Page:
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Contador closes in on title

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Associated Press
July 23, 2010
— Alberto Contador never wavered.

Under a blistering attack from Andy Schleck, the Spaniard tightened his grip on a third Tour de France title in four years by matching every acceleration his rival threw at him during the ride up a fabled Pyrenean climb in Thursday’s 17th stage.


Schleck delivered on his promise to ride well on the last mountain of this year’s race.


It just wasn’t enough to shake Contador.


Schleck set a punishing pace up the last 6 miles on the ascent of the Col du Tourmalet, but the Spaniard shadowed him wheel-to-wheel the whole way. In the end, Schleck won the 108.1-mile trek from Pau by a half bike-length, but failed in his bid to take the yellow jersey from Contador and gain time on his rival ahead of Saturday’s time trial.


“I did short accelerations


really many times. It was the only possibility I had to try to drop him,” Schleck said. “But he was too strong.”


The Tourmalet was the last of three tough climbs in the stage made in cool temperatures under a drizzle and fog. Frenzied fans—including some near-streakers—ran alongside the duelists on the ascent, at least once seeming to irk Schleck. On the second climb, the Col du Soudor, a flock of sheep strayed into the road, causing some riders to swerve, brake and stop, though no one crashed.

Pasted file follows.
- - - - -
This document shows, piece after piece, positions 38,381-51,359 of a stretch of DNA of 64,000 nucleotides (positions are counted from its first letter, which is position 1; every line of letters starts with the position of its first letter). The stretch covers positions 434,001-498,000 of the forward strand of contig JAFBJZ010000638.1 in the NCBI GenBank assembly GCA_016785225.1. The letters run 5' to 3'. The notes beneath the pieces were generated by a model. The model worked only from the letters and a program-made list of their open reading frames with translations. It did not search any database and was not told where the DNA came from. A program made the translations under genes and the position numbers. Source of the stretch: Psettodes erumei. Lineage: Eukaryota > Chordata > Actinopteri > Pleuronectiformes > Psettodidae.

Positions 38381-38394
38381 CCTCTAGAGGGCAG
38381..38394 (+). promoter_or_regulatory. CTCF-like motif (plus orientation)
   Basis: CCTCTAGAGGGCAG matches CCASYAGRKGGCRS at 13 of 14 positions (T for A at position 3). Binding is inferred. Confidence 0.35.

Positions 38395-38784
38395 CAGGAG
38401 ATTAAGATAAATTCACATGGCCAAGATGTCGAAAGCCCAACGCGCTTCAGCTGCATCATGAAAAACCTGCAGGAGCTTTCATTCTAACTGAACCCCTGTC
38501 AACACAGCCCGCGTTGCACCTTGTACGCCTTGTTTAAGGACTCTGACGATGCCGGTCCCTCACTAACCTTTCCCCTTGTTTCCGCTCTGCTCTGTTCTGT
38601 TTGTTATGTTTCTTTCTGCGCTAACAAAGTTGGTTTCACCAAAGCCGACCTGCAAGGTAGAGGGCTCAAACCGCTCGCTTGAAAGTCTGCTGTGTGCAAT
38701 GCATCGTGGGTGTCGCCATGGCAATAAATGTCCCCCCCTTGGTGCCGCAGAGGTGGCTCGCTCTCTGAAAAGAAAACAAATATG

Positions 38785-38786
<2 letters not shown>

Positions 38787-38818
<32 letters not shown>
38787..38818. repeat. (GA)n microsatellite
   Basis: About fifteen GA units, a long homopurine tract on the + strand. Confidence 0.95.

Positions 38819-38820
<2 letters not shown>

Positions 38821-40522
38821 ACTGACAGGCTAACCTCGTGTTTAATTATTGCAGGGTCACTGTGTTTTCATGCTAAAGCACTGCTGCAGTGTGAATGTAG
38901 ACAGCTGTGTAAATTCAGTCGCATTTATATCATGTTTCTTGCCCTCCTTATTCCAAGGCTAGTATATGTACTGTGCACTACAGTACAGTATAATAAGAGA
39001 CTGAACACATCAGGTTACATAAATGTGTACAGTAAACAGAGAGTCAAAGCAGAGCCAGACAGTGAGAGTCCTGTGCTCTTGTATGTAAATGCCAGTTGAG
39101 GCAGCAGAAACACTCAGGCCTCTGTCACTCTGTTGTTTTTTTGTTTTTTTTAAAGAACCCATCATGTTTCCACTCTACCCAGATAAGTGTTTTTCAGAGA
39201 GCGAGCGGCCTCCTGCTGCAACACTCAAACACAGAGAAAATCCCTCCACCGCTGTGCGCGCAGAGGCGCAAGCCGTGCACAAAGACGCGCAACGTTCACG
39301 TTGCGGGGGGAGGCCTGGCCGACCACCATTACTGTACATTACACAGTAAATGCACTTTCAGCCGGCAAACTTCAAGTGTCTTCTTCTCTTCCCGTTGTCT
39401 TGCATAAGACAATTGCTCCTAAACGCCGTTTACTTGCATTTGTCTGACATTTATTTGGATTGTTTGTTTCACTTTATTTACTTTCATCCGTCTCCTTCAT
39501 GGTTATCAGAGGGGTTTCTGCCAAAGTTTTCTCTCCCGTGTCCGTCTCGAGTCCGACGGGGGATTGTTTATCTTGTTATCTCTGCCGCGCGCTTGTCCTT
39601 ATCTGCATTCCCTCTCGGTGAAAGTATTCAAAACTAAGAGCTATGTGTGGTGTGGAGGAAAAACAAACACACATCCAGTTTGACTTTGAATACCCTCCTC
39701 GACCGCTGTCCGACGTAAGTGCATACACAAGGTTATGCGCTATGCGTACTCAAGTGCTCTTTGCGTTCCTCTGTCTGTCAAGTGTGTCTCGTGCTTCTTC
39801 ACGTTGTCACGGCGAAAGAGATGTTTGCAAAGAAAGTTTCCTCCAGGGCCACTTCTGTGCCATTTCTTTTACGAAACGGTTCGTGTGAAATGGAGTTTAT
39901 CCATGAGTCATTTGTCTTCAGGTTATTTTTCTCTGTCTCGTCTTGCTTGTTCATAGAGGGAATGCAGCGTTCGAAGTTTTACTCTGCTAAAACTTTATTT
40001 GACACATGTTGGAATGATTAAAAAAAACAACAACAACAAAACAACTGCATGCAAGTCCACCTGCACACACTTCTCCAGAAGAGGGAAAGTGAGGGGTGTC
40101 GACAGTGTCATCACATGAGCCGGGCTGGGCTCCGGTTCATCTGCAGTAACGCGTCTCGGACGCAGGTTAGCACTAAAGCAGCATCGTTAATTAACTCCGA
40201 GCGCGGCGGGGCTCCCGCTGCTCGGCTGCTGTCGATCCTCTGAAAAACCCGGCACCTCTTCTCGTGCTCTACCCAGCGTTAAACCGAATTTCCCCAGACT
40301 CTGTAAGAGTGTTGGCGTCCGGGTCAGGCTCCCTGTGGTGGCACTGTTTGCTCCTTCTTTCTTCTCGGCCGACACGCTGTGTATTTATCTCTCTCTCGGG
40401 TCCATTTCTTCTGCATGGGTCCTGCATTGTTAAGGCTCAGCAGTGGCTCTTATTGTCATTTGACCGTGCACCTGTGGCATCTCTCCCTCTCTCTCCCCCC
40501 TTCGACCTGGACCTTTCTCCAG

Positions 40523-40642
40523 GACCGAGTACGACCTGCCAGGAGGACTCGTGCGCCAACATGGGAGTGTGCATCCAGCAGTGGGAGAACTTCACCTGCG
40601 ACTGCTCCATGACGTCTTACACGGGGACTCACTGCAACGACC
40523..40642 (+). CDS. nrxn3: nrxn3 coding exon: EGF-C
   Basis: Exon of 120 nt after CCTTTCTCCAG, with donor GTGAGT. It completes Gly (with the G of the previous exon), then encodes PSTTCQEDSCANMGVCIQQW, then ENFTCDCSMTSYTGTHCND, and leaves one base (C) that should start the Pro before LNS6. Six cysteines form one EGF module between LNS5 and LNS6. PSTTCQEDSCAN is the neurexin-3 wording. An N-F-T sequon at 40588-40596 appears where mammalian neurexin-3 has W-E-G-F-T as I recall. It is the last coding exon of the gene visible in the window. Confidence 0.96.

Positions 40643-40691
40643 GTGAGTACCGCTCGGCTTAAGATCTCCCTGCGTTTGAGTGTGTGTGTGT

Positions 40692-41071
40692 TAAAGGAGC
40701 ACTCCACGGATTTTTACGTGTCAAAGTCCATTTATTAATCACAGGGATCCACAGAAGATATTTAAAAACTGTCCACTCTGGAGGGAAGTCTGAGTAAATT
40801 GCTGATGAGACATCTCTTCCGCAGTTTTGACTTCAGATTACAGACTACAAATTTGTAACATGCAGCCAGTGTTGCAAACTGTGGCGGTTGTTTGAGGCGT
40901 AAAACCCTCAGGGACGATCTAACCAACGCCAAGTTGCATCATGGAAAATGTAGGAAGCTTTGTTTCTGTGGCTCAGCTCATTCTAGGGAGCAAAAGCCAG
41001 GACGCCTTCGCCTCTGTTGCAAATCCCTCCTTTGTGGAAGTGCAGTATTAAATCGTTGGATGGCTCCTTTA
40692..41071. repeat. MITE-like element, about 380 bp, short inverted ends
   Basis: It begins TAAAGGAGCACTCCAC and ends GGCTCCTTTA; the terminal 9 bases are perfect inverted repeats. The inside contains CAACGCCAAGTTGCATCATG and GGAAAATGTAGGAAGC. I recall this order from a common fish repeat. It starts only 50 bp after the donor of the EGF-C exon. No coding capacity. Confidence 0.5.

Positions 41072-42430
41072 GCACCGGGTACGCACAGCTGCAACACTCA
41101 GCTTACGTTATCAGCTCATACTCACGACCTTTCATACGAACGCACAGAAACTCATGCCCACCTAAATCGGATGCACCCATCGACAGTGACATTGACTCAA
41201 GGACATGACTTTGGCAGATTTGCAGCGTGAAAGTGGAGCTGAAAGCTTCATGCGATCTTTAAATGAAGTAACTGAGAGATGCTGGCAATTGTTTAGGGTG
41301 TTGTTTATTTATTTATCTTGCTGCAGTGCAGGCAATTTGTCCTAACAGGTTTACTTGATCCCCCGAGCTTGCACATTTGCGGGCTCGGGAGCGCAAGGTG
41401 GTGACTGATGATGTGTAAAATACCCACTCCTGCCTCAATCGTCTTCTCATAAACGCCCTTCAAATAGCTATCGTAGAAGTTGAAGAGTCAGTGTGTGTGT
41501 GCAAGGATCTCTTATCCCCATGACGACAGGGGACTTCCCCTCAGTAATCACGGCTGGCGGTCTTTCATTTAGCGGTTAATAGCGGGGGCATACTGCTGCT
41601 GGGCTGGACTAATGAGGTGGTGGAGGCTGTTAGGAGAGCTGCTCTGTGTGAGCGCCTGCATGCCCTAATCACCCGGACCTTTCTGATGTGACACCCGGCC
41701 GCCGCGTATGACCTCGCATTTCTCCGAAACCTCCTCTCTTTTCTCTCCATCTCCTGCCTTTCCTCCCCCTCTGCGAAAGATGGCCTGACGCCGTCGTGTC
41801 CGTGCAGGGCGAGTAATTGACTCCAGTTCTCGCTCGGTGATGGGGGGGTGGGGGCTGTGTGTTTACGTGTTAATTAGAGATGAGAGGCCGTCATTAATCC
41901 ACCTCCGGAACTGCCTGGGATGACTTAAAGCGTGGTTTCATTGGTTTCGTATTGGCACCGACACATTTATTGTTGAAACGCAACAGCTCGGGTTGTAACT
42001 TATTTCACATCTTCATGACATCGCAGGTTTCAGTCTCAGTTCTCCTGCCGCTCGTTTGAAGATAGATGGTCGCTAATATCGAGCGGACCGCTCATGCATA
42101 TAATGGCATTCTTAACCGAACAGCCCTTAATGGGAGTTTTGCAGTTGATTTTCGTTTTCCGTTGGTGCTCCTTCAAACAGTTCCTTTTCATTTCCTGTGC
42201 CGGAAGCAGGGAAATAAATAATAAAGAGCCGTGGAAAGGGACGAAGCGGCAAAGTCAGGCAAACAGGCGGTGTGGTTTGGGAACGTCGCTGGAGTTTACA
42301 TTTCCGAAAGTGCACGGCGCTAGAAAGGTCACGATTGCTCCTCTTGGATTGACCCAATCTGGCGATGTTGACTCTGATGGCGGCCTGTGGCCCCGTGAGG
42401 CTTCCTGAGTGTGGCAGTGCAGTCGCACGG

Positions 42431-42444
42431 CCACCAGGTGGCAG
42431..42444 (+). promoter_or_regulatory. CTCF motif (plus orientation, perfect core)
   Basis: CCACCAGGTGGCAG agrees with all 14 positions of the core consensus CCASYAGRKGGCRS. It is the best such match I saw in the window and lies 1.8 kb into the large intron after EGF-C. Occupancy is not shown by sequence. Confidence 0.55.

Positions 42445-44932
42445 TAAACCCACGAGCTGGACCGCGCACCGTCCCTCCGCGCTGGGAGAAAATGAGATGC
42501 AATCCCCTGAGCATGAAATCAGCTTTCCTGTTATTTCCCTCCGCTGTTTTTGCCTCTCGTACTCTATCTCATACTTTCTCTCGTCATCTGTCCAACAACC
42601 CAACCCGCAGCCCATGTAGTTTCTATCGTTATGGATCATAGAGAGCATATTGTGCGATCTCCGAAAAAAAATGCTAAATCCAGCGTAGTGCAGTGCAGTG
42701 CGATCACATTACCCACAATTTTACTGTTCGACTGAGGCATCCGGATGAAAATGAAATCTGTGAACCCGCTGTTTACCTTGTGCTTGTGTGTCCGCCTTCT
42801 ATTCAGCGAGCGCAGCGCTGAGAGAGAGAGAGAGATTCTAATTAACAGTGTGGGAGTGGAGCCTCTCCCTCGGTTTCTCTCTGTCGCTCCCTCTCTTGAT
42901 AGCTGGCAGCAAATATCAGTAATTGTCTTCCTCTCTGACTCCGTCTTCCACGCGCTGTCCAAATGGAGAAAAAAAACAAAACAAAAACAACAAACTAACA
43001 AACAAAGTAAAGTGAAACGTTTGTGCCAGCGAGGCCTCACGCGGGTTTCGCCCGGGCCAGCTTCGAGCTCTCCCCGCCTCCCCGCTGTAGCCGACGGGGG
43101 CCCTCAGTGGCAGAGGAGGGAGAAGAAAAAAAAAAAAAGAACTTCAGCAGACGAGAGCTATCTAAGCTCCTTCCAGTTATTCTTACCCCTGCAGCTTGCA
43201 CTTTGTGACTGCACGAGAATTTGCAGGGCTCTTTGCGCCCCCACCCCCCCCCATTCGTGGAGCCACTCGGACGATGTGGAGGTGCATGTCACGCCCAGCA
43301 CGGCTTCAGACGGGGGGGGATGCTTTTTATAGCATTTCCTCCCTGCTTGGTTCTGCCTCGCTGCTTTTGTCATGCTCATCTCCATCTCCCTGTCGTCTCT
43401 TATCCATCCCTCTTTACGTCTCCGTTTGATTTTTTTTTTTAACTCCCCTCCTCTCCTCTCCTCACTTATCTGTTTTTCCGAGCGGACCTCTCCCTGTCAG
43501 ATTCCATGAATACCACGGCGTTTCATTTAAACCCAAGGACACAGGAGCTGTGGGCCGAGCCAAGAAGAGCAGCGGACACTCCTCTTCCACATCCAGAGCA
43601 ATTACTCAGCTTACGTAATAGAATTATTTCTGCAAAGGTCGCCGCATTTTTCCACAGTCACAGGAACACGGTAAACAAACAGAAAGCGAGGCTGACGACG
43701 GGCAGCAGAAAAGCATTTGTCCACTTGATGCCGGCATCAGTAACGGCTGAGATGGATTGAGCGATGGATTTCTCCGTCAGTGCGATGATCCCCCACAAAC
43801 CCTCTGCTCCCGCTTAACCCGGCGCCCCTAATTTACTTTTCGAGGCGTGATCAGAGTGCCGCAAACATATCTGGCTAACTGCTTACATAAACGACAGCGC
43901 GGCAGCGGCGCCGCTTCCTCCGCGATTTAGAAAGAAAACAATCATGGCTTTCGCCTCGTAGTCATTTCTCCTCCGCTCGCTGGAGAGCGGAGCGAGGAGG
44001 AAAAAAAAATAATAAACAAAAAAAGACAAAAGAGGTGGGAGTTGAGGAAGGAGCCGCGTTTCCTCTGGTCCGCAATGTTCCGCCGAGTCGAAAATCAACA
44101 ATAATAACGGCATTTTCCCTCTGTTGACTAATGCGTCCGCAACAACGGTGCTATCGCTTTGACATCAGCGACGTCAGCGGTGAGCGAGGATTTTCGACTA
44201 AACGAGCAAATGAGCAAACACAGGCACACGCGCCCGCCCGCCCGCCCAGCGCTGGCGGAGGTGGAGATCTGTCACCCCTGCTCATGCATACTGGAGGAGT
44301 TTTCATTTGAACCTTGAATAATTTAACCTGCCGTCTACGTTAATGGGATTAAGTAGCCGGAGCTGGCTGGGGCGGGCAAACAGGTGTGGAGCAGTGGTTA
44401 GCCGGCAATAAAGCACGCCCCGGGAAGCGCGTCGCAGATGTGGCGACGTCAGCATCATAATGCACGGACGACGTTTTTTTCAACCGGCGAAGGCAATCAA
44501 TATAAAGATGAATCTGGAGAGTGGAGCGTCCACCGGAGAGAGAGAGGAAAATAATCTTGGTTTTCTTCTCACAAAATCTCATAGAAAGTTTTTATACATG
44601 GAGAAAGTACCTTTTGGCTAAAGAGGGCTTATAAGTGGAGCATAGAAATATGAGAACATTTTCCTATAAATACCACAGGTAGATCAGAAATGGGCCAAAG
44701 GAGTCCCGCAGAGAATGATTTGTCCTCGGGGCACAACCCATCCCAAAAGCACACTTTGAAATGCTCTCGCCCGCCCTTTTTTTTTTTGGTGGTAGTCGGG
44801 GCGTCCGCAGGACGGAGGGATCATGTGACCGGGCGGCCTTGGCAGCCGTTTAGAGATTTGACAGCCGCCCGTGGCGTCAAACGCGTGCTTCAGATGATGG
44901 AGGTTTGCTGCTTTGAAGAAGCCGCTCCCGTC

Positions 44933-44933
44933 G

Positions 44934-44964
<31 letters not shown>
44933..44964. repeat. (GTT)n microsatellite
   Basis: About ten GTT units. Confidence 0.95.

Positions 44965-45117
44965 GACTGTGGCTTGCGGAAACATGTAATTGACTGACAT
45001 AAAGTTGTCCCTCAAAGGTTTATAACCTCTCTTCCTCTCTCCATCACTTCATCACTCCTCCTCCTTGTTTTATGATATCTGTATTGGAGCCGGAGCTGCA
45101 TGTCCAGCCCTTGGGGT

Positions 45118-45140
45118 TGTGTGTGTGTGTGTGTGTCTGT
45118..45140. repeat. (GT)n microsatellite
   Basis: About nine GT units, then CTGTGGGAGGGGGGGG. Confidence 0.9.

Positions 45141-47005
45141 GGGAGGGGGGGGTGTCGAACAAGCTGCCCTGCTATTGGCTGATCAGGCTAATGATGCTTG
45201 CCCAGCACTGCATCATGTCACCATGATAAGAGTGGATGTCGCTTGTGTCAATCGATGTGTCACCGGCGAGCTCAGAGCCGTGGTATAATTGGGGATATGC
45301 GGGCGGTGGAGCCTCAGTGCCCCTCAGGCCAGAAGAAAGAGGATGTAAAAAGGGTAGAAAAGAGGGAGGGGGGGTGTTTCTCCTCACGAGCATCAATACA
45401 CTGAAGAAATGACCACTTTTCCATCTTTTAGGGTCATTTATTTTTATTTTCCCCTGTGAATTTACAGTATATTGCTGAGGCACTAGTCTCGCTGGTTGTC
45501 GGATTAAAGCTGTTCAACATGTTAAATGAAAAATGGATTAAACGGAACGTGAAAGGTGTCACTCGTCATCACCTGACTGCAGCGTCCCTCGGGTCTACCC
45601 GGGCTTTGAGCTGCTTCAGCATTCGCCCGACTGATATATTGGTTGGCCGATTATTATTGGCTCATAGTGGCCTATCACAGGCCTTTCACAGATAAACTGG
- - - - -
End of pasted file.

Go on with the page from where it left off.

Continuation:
With only three days of racing left before Sunday’s finish in Paris, and two of the stages unlikely to alter the top of the standings, the two men knew that Thursday’s leg was crucial.


“I wanted him to pass, I wanted to be behind and attack him, but of course, he’s very smart, and I knew that he only had to stay in my wheel,” Schleck said. “I think Alberto did the right thing; he’s a great professional.”


Schleck won his second stage this Tour, in 5 hours, 3 minutes, 29 seconds.


Armstrong hires lawyer


Lance Armstrong says hiring a criminal defense lawyer in the face of a federal investigation for possible fraud and doping violations is merely a matter of protecting himself.


“Obviously, you need some legal counsel on this. ... I wouldn’t read anything into it,” the seven-time Tour de France champion said after finishing 17th in Thursday’s 17th stage. “I’m 100 percent confident that there will be a satisfactory resolution for me.”


The Texan hired Bryan D. Daly, a former federal prosecutor based in Los Angeles.


who is a partner at Sheppard Mullin Richter and Hampton.


The investigation was spurred by accusations from Floyd Landis, Armstrong’s former teammate on the U.S. Postal team, in a series of e-mails sent to cycling and doping officials this spring.


Armstrong has denied the allegations.



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